Okay, just for the record, this is not at all the proper way to build a wigwam. But, it is a good way to engage your children in a discussion of how they are built (and who lived in them). Here's a link to a cute, animated video instruction. And, here's one for instructions on building a scaled down model, for school aged children.
We, however, wanted something bigger. And, lacking young saplings, or tree bark, opted for newspaper, as a building material. The children glued five sheets of newspaper together, end to end.
Then, they rolled the sheets vertically, to make long tubes.
Two more tubes were stapled across, east to west, to form a double arch, with space between for a door.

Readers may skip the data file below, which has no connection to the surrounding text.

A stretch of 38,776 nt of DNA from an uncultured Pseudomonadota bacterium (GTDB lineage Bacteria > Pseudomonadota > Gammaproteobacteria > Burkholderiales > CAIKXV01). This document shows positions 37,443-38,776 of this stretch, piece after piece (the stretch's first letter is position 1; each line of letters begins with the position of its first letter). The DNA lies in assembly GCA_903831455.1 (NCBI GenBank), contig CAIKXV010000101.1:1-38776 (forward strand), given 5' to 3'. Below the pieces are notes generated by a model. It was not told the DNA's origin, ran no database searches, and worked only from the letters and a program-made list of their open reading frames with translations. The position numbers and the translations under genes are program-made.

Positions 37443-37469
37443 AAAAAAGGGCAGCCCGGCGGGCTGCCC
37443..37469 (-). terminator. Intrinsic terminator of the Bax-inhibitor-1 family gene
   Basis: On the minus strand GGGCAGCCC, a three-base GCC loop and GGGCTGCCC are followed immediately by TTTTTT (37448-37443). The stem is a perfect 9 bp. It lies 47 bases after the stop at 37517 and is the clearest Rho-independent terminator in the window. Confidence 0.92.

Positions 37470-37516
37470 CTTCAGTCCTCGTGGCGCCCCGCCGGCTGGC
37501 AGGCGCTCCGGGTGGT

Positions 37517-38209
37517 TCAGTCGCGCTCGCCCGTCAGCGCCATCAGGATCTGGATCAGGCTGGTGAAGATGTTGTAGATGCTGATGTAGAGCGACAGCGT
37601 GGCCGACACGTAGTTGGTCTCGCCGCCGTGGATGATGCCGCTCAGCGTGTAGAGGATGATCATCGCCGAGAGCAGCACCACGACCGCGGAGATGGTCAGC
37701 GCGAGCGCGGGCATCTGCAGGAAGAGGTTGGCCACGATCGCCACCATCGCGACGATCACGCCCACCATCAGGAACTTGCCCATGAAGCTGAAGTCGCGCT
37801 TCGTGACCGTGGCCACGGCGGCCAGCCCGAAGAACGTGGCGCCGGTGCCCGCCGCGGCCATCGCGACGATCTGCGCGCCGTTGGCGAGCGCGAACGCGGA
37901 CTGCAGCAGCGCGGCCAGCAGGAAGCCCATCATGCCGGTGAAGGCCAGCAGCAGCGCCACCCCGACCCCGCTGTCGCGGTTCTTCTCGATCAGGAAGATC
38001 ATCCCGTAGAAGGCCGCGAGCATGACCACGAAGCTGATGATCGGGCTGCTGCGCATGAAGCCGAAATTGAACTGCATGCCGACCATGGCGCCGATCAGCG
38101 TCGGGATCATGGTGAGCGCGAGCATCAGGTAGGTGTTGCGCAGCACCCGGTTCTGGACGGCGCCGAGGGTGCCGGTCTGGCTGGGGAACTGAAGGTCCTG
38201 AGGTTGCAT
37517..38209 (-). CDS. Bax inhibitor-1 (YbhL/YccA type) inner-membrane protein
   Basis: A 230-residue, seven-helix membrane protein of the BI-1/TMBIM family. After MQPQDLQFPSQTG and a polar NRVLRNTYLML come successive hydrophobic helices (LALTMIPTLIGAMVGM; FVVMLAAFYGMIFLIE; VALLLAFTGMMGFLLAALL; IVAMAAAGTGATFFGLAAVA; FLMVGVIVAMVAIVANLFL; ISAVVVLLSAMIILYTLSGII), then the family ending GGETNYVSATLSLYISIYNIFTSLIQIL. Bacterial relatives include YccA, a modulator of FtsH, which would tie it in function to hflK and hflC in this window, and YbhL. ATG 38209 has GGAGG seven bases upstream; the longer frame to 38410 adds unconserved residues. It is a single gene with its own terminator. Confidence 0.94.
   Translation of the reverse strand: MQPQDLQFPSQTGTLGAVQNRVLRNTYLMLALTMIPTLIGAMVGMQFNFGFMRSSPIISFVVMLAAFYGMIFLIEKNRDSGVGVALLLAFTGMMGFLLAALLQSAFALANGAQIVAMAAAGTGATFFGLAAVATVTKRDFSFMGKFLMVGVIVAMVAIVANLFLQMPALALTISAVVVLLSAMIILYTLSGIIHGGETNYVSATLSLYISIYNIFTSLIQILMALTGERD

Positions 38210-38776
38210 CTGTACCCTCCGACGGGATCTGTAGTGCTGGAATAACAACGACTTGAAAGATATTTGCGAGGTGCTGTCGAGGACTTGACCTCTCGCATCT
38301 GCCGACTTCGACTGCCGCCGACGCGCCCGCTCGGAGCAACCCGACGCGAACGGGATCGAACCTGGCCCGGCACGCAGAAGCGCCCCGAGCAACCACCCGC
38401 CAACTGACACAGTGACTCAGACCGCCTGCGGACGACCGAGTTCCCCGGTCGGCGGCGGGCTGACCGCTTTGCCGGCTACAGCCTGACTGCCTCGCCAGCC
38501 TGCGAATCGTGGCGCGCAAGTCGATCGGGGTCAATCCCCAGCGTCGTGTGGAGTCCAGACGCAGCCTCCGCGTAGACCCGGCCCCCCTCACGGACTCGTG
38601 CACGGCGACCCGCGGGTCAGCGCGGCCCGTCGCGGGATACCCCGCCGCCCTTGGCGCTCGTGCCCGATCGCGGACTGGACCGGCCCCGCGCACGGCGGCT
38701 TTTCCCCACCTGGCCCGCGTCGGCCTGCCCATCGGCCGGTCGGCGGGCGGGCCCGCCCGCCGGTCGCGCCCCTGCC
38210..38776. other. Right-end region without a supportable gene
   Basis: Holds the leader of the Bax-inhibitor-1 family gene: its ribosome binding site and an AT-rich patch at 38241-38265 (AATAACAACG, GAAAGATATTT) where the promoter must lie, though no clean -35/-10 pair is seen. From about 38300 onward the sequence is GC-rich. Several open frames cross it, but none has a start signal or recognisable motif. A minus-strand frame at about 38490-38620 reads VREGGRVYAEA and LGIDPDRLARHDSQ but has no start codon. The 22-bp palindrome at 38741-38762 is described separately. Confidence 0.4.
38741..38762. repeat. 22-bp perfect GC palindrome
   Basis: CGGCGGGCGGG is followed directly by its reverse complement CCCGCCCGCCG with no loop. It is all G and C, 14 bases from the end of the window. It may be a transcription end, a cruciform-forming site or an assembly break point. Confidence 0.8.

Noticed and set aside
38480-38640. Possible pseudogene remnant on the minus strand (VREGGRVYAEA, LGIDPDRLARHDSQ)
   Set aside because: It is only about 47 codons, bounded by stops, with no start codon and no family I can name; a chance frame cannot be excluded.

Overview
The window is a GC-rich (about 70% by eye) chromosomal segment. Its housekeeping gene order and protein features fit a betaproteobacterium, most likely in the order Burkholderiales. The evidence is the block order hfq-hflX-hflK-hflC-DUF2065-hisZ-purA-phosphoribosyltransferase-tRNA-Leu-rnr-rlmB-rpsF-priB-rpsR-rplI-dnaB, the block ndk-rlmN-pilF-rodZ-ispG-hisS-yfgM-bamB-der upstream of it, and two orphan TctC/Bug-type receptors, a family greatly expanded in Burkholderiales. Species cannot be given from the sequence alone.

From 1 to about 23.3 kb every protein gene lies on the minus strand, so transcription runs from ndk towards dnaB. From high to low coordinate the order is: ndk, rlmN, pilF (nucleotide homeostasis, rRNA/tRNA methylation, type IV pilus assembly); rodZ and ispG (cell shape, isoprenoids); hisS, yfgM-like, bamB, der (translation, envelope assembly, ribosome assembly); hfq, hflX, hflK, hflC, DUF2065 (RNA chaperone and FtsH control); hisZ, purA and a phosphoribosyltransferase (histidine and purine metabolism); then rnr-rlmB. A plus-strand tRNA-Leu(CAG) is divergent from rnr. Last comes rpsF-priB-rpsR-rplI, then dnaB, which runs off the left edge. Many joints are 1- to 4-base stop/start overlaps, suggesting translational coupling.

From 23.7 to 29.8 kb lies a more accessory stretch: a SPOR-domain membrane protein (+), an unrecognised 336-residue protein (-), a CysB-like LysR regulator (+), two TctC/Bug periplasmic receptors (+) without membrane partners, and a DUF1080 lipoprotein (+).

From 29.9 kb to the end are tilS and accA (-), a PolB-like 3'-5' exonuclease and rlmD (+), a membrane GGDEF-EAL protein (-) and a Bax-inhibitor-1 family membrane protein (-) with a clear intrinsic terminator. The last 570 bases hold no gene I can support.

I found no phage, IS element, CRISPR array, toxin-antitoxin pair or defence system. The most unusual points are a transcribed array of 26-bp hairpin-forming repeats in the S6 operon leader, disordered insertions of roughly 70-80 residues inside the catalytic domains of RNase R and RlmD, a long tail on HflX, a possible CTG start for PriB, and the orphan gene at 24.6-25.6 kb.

Then, three (though we had intended four), were arched across, and stapled, from north to south. The tubes were stapled to the base, and to each other where they crossed.
Much to my surprise, the structure stood. It was lopsided, but it stayed standing, even with a wiggly four year old, going in, and out.
It was not strong enough to support a cover though, so we propped it up before taping newspaper sheets to the outside.
We only had three newspapers to begin with, so we ran out, when our wigwam was about 1/3 covered, but it gave the children the idea.
We also talked about how the natives might have covered the door, and why a hole, to let the smoke out, would be necessary in the roof. Since we mainly have examples of tipis, in this part of the country, I wanted to give the children a hands on, visual demonstration of the type of homes the Wampanoag people, encountered by the Pilgrims, would have lived in.
It's great to be a homeschooler.